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Undress to Impress; Check Your Websites Without CSS

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HTML is at the core of the web. Sometimes, in the pursuit of making things look beautiful using CSS, we forget that. If you’ve ever used Sass (or a CSS compiler in general), you’ve probably seen your site’s styles break due to a compile error. But before you rush to fix the error you just introduced, take this as an opportunity to analyze and enhance the core of your site: the HTML.

“Failure is simply the opportunity to begin again, this time more intelligently.” — Henry Ford

Normally I’m not one for motivational clichés. However, turning failure into an opportunity for success can hold true when working with Sass (or any CSS compiler). Bear with me and I’ll explain.

Let’s Begin with an Error

If you’ve written CSS using Sass, you’ve undoubtedly seen a compile error. In the command line, it looks something like this:

Syntax error: Invalid CSS after ".module": expected "{", was "}"

Sometimes you might not catch that error in the command line. However, you will undoubtedly catch the error when you switch over to the browser because everything appears broken!

Your first reaction might be to instantaneously switch back to your text editor, fix the syntax error you just introduced, and watch everything go back to normal. But hold on a second! This could be one of those “turn failure into an opportunity” moments.

Sass breaking can be a great opportunity to see your site in the nude, completely undressed. No styling, just pure, untainted HTML, the essence of the web at it’s core. You see, when the browser makes a request it generally gets back a single .html file—pure hyptertext—and that’s it. Everything else (i.e. CSS and Javascript) is an enhancement. As Jeremy Keith states,  

“Every line of CSS you write is a suggestion. You are not dictating how the HTML should be rendered; you are suggesting how the HTML should be rendered. I find that to be a very liberating and empowering idea.” 

CSS style rules are some of the first enhancements you apply to an HTML document and act as suggestions, not commands, for how the page should look. Seeing those styles break can be an opportunity to stop and analyze the core your web page—the HTML—and improve it if need be. HTML is a long-term format that has been around for quite some time. Not only does the first web site still work, it’s effectively responsive too! 

As Ian Yates said, 

“All websites are responsive by default, until we start adding styles and breaking them.”

When looking at the pure HTML of your page, ask yourself questions like:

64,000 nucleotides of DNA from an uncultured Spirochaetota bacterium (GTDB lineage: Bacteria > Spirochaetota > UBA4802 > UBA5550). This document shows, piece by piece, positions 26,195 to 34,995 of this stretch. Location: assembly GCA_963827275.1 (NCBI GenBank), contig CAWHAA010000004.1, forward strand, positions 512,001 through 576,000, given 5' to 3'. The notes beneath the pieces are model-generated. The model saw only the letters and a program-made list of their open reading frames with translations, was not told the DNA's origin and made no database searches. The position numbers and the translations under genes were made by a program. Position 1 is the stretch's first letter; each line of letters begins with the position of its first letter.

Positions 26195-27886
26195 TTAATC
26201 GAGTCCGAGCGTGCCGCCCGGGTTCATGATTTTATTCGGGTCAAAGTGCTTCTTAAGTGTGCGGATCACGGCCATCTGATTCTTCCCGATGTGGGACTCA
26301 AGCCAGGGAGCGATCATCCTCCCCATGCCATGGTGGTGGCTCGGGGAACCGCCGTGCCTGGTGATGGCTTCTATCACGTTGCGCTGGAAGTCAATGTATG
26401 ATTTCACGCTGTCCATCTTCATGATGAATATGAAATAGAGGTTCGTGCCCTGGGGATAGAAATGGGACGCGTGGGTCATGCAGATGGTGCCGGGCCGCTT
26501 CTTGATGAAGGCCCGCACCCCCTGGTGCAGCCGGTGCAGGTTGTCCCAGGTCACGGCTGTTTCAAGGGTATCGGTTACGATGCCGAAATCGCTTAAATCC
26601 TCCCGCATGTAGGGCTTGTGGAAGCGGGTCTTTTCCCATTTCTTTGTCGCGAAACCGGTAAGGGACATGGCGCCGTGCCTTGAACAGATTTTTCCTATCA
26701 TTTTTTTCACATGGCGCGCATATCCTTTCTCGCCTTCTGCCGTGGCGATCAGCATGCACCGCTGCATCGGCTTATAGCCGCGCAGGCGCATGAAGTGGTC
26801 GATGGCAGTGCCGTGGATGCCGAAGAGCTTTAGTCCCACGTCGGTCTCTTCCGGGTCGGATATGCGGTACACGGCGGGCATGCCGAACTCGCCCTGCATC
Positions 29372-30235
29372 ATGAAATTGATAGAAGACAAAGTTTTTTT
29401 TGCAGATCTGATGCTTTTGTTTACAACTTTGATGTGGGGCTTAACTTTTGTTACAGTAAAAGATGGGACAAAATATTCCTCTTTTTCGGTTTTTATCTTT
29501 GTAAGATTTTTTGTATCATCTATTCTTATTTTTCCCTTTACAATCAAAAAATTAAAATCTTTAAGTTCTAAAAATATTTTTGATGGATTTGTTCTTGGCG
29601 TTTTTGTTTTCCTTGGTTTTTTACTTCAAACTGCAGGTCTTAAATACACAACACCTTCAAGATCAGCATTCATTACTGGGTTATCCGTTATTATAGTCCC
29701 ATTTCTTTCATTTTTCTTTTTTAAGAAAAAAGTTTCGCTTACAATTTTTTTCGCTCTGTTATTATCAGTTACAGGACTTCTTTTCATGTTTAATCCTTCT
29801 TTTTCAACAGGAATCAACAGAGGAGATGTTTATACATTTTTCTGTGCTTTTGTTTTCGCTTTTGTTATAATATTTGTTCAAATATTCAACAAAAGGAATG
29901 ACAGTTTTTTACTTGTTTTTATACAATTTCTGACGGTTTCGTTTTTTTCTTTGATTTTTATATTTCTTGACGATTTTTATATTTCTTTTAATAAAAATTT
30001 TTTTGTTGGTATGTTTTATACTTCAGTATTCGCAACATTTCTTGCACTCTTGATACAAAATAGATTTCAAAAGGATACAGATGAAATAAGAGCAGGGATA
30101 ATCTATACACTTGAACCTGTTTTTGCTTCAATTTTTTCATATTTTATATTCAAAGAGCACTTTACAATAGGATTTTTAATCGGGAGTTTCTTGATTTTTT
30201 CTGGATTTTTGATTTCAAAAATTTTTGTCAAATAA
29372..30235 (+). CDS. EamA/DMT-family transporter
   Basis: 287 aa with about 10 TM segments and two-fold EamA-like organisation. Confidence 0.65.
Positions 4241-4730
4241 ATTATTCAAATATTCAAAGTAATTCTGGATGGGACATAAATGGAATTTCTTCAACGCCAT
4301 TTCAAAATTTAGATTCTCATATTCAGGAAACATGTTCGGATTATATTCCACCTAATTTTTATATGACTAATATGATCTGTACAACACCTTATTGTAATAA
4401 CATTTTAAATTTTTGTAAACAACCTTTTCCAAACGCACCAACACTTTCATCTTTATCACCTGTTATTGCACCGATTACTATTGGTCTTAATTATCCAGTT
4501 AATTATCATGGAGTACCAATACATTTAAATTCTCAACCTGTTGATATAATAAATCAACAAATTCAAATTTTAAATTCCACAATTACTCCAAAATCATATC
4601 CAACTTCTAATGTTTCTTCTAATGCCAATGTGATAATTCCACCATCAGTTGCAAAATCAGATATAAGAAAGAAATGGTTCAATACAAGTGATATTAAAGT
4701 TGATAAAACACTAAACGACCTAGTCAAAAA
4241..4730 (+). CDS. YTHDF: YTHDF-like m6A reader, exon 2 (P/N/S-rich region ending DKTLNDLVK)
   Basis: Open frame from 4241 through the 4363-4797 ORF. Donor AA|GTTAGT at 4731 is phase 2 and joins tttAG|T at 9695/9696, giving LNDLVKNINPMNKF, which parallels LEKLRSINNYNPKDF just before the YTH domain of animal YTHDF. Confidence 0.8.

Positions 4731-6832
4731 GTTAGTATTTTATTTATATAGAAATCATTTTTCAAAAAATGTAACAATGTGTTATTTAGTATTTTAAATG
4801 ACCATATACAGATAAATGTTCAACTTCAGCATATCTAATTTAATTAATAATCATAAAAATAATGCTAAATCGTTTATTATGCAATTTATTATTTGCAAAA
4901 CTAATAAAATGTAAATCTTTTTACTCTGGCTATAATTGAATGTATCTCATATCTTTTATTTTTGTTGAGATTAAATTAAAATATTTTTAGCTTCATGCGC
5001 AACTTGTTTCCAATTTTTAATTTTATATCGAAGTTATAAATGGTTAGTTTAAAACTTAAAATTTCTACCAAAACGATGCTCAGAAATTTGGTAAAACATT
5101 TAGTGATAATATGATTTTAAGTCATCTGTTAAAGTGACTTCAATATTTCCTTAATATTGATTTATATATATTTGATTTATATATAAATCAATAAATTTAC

1. Does my site’s HTML structure make sense, i.e. is it readable and understandable on its own, without any CSS (or JavaScript)? 
  2. Am I properly marking up my content, i.e. <ul> for unordered lists of items but a <dl> when defining relationships between items? 
  3. Am I denoting semantically-rich variations in the text using tags like <strong> and <em> where appropriate, rather than generic tags like <span>?

I have an idea: how about you test this out on your own existing web page right now? Go to your site, open up the developer tools, find the .css file your site uses, and remove all the style rules.

Tip: Alternatively, extensions such as the Web Developer plugin for Chrome will enable you to toggle CSS styles easily.

Look at that! On my own site I’ve found room for improvement. There are a few HTML elements that are non-essential without JavaScript. I should remove those so they are not initially present in the DOM and add them later with JavaScript as enhancements. Additionally, some of the list components could be tweaked and unified in semantics. But this isn’t about me, let’s get back to talking about your website.

Your Website

Browse down through your “naked” page and try reading the content. Does it make sense? Are things that should be headings marked up as headings? Are things that should be lists lists? If not, re-evaluate your markup. The HTML is what constitutes your website at its most basic level. Justin Jackson has a great example of this. Once you have some solid, semantic HTML to start with you can rest assured that even if nothing else on your page loads but the HTML, users can still read and understand your message (search engines too). 


Universally accessible content is a core tenant of the web and is always a great place to start.  Speaking in 2004 of this accessible, semantic approach to web design, Jeffery Veen stated

“[I deliver] solutions to my clients that are far less complex to implement, are much easier to maintain, cost exponentially less to serve, work on multiple browsers and devices, do way better in the search engine lottery, and — of course — are accessible to everyone … everyone … using the Web today. And try to argue with the business value of that. And that’s why I don’t care about accessibility. Because when Web design is practiced as a craft, and not a consolation, accessibility comes for free.”


So next time you’re tweaking your site’s CSS with Sass and you strike a compile error, take it as an opportunity to examine the real content and structure of your site: the HTML. It might be one of those moments where a failure ends up lending itself to a genuine opportunity of enrichment that would have otherwise been missed.

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